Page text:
Logic has come a long way from the streets of Baltimore, culminating with him recently inking an exclusive deal with streaming giant, Twitch. In the early 2010s, he put the game on notice with his Young Sinatra mixtapes, showcasing a lyrical prowess matched only by passion. As his career went on his style evolved, going from hard-nosed Golden Era-inspired rap to a more sentimental form of pop rap.
Despite his recent work reaching a wider audience, many of Logic’s critics cite his music and overall persona to be corny. There’s something to be said about this current wave of “positivity rap” that we’ve seen from artists like Logic, Macklemore, and Chance the Rapper. Many people look to music not only to “turn up,” but to also speak to the discontent experienced in their own lives. For many of Logic’s detractors the PG-friendly aesthetics he adopted replaced emotionally potent lyricism with lyrics focused on vaguely positive platitudes with references to mainstream nerd culture. But on the flip side, there are some fans that hold onto the myth of the “tortured artist” so much so that they dismiss art that doesn’t affirm their gloomy perspective.
“No Pressure” is very much a coronation of all the work Logic’s put in during his lengthy and successful career. While it’s doubtful whether he’ll be gone for good, the Logic we’ve become familiar with is no more.
On this project we see “Bobby Tarantino” go back to his underground roots, linking up with No. I.D. and 6ix who handled much of its production. Starting with the eponymous intro featuring a speech from legend Orson Welles that transitions into a jazz-rap beat, Logic from the gate displays a hunger we haven’t seen in a while. As he reflects on his come up from poverty, dropping dope punchlines like “Gangsters put that heat to your head like a hairdresser.” Through this EP the beats despite taking from several influences, follows the same laid-back, boom-bap adjacent vibe that would appeal to the average backpacker.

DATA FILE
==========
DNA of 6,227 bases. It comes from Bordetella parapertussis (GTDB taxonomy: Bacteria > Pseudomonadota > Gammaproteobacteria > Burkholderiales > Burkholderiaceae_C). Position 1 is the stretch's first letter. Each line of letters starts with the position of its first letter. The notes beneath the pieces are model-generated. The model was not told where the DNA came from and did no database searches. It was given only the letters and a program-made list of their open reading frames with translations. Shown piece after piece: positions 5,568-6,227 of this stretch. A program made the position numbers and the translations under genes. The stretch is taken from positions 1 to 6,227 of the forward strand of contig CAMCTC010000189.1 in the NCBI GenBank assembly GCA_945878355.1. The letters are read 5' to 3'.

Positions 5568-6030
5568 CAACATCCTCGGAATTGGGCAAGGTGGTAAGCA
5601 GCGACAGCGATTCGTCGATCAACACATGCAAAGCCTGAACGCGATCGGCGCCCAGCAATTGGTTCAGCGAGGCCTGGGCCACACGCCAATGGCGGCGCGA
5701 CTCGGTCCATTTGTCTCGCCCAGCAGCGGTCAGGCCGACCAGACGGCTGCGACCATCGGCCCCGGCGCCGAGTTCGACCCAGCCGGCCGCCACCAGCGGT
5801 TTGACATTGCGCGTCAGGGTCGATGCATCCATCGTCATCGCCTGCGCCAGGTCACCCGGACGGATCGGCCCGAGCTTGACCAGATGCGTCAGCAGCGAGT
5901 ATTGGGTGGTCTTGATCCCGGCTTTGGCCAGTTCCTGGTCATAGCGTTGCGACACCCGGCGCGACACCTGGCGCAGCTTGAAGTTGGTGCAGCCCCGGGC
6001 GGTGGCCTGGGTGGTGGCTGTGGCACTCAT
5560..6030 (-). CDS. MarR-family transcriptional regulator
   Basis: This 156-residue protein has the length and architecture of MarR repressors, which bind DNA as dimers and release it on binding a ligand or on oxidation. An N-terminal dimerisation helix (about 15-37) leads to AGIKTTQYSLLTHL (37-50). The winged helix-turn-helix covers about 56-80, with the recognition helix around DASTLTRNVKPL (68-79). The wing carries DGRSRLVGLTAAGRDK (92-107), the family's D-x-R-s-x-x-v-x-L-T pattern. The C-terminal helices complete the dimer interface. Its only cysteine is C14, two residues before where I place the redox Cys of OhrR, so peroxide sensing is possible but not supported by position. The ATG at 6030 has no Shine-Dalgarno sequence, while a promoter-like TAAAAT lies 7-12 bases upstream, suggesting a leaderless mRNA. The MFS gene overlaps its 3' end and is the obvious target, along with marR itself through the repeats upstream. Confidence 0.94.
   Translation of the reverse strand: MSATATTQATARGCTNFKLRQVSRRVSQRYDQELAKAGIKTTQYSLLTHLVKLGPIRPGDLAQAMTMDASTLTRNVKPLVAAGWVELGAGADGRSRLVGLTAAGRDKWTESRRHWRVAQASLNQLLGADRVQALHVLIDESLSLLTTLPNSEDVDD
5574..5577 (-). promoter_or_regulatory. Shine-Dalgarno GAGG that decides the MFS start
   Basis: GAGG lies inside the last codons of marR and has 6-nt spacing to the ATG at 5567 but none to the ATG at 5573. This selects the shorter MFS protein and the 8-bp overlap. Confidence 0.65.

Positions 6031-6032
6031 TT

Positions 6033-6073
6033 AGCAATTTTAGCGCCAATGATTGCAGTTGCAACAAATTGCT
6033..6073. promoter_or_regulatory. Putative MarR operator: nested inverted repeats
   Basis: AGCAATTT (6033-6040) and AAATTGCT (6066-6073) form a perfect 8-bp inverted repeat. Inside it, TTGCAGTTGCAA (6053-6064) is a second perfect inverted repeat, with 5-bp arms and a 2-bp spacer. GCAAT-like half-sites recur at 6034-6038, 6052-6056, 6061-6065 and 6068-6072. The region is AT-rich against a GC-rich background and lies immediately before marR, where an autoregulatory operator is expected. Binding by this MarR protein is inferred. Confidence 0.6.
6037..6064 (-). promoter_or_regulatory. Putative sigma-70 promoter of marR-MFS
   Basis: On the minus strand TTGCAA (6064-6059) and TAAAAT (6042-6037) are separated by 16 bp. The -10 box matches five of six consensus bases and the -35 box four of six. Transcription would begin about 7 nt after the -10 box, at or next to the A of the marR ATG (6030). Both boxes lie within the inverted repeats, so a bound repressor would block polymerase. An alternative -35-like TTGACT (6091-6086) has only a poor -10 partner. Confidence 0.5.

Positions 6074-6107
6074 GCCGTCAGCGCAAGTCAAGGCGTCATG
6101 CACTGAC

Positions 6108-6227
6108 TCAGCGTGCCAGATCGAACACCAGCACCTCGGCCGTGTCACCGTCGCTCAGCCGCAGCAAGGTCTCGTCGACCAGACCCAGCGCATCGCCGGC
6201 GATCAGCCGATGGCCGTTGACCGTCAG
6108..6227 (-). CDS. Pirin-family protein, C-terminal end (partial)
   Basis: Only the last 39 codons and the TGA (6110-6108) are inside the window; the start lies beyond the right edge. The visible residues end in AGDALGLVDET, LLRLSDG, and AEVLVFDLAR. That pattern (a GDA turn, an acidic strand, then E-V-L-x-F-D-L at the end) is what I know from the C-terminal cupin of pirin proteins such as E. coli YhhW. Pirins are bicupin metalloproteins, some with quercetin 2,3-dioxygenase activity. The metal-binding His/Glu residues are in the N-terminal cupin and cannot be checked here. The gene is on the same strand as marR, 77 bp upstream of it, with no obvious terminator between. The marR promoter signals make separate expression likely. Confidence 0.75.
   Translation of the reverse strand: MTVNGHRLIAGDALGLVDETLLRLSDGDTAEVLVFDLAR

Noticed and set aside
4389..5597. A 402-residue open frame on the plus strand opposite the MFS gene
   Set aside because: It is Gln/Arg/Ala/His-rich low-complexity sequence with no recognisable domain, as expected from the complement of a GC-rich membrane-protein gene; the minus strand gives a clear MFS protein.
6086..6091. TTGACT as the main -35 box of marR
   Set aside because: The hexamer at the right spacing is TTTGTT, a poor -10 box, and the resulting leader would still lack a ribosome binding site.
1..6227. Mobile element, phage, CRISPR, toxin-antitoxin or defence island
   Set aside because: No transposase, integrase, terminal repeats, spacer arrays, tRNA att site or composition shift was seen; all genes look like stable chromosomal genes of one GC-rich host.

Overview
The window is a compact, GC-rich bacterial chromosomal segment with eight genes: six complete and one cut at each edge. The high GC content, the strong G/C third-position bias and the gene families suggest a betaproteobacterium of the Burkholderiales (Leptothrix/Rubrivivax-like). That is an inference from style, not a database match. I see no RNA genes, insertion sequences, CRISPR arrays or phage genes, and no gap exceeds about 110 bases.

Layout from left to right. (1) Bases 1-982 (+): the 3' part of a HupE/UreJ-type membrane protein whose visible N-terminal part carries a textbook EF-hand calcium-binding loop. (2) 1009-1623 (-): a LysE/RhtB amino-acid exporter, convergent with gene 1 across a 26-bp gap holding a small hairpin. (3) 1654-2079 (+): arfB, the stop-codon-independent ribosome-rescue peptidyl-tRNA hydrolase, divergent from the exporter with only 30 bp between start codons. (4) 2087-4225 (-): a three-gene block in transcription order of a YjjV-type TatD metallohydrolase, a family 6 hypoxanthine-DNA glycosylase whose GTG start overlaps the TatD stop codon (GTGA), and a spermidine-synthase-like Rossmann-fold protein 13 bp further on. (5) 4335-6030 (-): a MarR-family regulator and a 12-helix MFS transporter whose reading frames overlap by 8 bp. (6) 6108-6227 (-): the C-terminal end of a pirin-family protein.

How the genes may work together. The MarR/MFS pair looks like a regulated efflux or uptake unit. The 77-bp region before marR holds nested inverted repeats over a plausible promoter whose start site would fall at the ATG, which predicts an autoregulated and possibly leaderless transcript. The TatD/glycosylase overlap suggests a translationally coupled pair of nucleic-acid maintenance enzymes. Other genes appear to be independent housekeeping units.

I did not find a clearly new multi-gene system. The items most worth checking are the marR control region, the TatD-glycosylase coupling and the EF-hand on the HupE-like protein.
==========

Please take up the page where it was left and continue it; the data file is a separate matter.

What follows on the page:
Much of the album’s best material comes from Logic taking the gloves off and simply letting loose. While he’s never been shy about his feelings, often expressing insecurity, on this album Logic seemed genuinely confident and at points fairly charismatic. On “Dadbod” we get a humorous breakdown of his life as a father, along with great quips towards some of his more critical fans who feel that he’s “changed” from his “Under Pressure” days. The start of the second verse bringing that message home, stating: “Goddamn, already had a hard life once. Am I supposed to recreate it every album for you cunts?”
A consistent critique of Logic’s music has been his impulse to wear and even brag about his influences. Tracks like “GP4” and “Man I is” being intended homages to classics songs. From the melodies to the overall instrumentation, his use of OutKast’s “Elevators” on “GP4” sounded far too much like the original. Whereas “Man I is” sampling Erykah Badu’s “Didn’t Cha Know” felt slightly more tasteful in comparison, with spurts of trombone solos that bookended each verse. “Perfect” with its synths and knocking bass resembles something similar to guys like Project Pat or early Three 6 Mafia. Logic’s exaggerated southern twang when delivering lines did come off a tad corny.
The closing track “Obediently Yours” features another appearance from Orson Welles, this time delivering a stump speech back in 1946. Backed by an emotional piano loop, Welles’ baritone voice gave punch to his anti-racist message, although it became long-winded in the end.
“No Pressure” is overall a very good album. It perfectly captures the mindset of someone who’s found inner peace. It’s no short of moments with wholesome bars and decent beat-making. As a step up from recent projects, “No Pressure” takes the high road and puts the focus back on what truly matters: doing what you love.